This is the third part in a three-part series on startup growth by venture capital investor Benjamin Chong. Part 1 is here & part 2 here.
Growth guru Paul Graham’s startup incubator Y Combinator cites a good growth rate at 5 to 7% per week and an exceptional growth rate at 10% per week. The younger a company is, the faster the growth rate should be, says Graham.
But these stratospheric growth rates don’t last forever. US-based venture capital firm Institutional Venture Partners tracked historic revenue of tech businesses that went on to IPO to prove this point. It found that startups with revenue up to $25 million grew at a colossal 133% year-on-year, but as these companies scaled to the $150 million to $500 million revenue, growth slowed to an average of 38% per year.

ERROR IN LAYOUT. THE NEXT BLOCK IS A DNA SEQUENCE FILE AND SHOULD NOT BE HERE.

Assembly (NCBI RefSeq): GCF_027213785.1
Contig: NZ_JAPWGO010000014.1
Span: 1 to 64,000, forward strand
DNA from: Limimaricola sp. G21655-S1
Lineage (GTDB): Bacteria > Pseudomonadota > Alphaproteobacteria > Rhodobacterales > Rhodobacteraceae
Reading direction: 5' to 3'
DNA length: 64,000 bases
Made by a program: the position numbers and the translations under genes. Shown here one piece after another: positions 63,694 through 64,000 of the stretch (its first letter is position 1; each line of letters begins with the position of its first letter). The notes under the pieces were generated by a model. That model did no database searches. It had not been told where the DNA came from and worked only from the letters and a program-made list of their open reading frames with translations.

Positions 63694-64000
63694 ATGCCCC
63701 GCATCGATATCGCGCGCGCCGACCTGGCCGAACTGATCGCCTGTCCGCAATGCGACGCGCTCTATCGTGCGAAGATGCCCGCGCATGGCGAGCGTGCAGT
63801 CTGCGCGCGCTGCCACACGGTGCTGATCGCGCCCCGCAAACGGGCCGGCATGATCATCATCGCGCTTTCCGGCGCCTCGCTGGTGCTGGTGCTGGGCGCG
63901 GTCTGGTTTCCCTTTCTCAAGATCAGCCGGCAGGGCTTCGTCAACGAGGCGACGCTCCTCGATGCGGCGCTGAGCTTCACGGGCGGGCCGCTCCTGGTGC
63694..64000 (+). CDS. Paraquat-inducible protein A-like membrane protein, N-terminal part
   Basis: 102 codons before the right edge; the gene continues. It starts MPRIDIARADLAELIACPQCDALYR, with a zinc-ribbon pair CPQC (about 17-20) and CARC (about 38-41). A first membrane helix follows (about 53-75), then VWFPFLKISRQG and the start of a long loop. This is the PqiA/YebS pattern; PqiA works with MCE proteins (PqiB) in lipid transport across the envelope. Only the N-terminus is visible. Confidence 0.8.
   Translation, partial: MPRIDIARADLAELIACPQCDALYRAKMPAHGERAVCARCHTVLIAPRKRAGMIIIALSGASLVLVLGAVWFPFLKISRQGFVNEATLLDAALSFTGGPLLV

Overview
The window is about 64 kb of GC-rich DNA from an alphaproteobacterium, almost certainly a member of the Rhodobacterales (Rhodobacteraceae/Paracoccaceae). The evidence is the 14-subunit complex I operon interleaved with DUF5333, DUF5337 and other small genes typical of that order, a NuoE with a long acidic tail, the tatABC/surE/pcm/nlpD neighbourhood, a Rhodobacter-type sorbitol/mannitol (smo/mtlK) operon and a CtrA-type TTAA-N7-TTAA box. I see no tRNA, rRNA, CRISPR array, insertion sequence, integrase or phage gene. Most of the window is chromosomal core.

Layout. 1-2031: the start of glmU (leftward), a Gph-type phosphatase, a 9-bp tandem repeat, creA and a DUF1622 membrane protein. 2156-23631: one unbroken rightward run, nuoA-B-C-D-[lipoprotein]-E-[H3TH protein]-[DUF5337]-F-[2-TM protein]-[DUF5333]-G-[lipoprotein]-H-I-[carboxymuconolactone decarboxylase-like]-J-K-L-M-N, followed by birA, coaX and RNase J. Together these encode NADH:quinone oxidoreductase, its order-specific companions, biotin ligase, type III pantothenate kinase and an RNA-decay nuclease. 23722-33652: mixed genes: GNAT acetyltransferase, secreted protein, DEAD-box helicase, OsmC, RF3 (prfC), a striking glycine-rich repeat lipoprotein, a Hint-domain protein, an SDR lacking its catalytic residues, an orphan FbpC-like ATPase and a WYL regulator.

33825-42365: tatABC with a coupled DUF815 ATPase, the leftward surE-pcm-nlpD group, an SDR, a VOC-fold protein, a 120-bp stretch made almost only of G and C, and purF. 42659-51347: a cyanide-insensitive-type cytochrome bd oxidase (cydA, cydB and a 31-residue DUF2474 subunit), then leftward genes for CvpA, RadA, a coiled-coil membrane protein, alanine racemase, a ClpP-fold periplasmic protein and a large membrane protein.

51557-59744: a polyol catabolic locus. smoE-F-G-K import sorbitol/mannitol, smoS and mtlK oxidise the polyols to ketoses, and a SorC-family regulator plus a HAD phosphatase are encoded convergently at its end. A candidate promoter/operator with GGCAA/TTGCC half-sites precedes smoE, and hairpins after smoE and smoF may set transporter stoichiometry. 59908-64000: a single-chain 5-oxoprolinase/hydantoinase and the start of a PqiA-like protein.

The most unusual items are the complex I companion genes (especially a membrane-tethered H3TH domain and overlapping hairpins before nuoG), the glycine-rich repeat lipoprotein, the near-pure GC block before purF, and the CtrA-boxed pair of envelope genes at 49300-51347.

For founders the most important take out is that early and rapid growth is essential to the future success of the business. Indeed this rapid growth distinguishes a startup from other newly founded businesses. In earlier pieces I have discussed the critical success factors of scalability and large market sizes [insert link to first piece] as well as growth marketing [insert link to second piece] as the engine for rapid expansion of a startup business.
To kickstart rapid growth a startup first needs to build core value and encourage users to experience this core value as quickly and as often as possible. And to do this, a startup needs customers quickly in order to start the rapid growth trajectory.
In search of customers